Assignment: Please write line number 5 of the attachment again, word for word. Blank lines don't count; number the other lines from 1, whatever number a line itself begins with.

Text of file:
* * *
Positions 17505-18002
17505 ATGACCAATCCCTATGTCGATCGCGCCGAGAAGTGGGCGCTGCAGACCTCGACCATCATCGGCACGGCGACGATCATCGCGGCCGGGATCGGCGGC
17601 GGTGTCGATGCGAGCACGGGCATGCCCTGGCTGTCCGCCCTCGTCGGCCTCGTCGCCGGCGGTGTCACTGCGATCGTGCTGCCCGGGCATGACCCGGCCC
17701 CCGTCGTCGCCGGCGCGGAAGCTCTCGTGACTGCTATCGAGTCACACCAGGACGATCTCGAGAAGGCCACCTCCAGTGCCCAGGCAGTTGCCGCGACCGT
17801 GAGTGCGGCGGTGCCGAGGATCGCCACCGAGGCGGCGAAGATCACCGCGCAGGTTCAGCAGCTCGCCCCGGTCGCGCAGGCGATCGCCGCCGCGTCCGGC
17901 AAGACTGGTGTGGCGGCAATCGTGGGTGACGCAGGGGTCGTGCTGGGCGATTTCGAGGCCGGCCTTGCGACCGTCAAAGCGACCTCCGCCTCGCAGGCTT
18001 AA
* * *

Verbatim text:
17801 GAGTGCGGCGGTGCCGAGGATCGCCACCGAGGCGGCGAAGATCACCGCGCAGGTTCAGCAGCTCGCCCCGGTCGCGCAGGCGATCGCCGCCGCGTCCGGC